Communities in developing countries are increasingly exposed to the effects of climate change. Although they contribute little to greenhouse gas emissions, many communities are at the forefront of climate change and the associated extreme events. They are faced with events that undermine their food security, such as droughts and floods, but also increased pressure on land due to climate-induced migration. In this session, we delved into the nexus of climate change and land governance.
The LAND-at-scale program acknowledges the central role of climate change. In a short series of blogs, the knowledge management team highlights the diverse impact that climate change has on communities across the world, and how LAND-at-scale projects contribute to adaptation and mitigation measures on the ground. In this blog we talk to Karel Boers, who works with IOM UN-Migration as a durable solutions program M&E coordinator for the Saameynta program in Somalia.
Curating land information is part of our daily work in the Land Portal. It includes selecting, categorizing, and enriching information with analysis and/or additional data, graphic visualizations, etc. In times with so much information available to choose from, people are increasingly seeking sources that offer selections of high-quality knowledge and provide analysis that make sense of it. Understanding how partners in the land community are meeting this demand is a great source for us to improve our work of curating, and providing meaning to land data.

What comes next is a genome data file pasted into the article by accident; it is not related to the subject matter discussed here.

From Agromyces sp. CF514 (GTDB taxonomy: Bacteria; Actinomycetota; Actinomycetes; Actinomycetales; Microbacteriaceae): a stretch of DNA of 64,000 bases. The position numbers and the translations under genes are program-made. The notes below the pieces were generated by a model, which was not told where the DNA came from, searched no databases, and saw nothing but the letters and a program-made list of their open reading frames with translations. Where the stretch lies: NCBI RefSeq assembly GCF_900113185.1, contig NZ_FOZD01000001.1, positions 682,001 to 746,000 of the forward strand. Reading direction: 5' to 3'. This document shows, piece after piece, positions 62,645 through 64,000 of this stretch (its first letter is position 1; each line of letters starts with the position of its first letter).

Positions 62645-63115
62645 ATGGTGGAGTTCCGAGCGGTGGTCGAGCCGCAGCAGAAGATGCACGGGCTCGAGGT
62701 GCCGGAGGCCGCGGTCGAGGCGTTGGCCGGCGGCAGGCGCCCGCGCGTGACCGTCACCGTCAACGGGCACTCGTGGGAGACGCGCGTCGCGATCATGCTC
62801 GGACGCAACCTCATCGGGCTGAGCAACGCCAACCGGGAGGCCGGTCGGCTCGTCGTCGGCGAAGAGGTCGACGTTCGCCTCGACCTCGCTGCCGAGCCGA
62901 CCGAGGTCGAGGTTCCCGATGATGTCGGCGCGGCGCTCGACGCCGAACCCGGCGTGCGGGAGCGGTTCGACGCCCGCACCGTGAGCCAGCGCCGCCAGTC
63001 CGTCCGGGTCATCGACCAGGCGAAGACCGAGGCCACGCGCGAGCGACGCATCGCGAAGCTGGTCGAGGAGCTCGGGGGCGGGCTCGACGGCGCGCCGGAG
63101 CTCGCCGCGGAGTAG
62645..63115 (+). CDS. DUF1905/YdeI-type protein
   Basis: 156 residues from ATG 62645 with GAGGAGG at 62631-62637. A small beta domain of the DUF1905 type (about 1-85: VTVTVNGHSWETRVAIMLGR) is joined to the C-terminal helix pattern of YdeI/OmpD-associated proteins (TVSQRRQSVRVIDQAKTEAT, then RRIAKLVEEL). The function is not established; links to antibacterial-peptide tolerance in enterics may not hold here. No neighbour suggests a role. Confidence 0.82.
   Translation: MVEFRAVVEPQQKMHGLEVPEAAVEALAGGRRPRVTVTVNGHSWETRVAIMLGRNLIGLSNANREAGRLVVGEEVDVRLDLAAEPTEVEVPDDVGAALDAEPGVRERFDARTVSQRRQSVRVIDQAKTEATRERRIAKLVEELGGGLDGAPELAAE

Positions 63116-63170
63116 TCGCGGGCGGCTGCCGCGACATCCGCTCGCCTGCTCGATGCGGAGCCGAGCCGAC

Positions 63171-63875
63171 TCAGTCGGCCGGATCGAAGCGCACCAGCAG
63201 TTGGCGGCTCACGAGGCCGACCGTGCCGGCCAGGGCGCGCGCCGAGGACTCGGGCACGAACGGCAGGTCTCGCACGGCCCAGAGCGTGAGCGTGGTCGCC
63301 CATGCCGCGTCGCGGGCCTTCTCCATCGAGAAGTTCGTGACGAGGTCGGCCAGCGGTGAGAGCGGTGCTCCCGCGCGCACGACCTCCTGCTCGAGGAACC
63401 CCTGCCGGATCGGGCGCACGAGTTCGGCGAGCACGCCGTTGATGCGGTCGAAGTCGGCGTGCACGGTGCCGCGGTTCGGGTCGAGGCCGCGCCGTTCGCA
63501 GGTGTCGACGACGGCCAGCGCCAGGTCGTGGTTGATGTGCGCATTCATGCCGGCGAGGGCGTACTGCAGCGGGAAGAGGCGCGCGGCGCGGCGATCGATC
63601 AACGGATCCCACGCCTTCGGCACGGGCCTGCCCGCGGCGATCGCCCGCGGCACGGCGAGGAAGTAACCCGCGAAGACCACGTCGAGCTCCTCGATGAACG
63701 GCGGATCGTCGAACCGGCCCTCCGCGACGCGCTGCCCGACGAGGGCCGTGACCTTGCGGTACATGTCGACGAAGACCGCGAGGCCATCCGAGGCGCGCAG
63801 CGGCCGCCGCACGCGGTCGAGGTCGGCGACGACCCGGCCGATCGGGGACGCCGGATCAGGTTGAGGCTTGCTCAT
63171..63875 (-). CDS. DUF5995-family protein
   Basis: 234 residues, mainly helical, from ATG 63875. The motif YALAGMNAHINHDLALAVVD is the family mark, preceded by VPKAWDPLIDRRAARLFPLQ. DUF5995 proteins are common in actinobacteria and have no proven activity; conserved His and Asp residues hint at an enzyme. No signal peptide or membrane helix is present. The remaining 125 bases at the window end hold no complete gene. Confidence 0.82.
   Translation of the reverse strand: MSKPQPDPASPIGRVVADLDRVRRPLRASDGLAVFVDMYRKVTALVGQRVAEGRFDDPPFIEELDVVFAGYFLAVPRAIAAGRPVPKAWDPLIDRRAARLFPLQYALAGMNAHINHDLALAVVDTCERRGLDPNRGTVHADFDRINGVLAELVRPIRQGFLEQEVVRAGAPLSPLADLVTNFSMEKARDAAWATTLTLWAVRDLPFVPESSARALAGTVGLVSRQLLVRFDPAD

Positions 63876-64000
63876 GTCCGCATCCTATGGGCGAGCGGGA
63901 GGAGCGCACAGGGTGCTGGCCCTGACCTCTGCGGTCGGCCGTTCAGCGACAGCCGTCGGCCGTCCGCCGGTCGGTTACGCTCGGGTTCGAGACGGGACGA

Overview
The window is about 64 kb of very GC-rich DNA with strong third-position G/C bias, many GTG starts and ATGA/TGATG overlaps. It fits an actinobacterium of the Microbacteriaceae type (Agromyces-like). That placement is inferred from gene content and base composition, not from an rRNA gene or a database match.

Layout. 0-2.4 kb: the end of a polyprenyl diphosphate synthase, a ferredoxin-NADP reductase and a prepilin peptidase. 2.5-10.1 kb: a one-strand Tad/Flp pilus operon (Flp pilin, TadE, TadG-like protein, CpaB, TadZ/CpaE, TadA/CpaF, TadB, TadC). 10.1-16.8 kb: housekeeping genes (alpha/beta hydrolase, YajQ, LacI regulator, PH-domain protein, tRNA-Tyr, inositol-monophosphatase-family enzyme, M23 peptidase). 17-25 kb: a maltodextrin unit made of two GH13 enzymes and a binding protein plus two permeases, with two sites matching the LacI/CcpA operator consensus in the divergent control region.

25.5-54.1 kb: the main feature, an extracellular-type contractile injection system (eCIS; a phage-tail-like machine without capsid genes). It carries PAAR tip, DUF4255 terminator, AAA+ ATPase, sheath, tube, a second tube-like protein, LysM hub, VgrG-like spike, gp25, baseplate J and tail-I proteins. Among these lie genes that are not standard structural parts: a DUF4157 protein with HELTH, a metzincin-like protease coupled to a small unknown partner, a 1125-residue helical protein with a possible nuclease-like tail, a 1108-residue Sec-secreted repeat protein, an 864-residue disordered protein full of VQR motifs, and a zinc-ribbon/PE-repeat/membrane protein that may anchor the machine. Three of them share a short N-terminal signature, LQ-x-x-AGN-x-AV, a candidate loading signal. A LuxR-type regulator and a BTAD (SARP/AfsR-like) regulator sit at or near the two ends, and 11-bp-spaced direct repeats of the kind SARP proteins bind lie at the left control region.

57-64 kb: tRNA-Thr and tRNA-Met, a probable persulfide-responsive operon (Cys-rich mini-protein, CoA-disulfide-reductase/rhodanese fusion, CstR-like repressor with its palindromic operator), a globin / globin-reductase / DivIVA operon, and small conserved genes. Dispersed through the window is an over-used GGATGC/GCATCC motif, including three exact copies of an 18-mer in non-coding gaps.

Addressing the land and conservation communities’ discomfort in discussing the relationships between migrants, Indigenous peoples, and tropical forests in the fight against climate change.
Over 60 percent of Africans are under the age of 35 – a well-documented “youth bulge” representing both an enormous challenge and a tantalizing opportunity for the continent.
The COVID-19 pandemic has changed the world abruptly, affecting nearly all of humanity with breath-taking speed.
Covid-19 pandemic has further worsened India’s hunger and malnutrition woes, more so for the millions of informal workers, now struggling to meet two ends in their rural homes, post the mass migration from their place of works, during lockdowns. Their embedded informality over labour, land, housing tenure, has uprooted and shaken them with loss of income, occupation and habitat, multiplying their already entrenched nutrition vulnerability.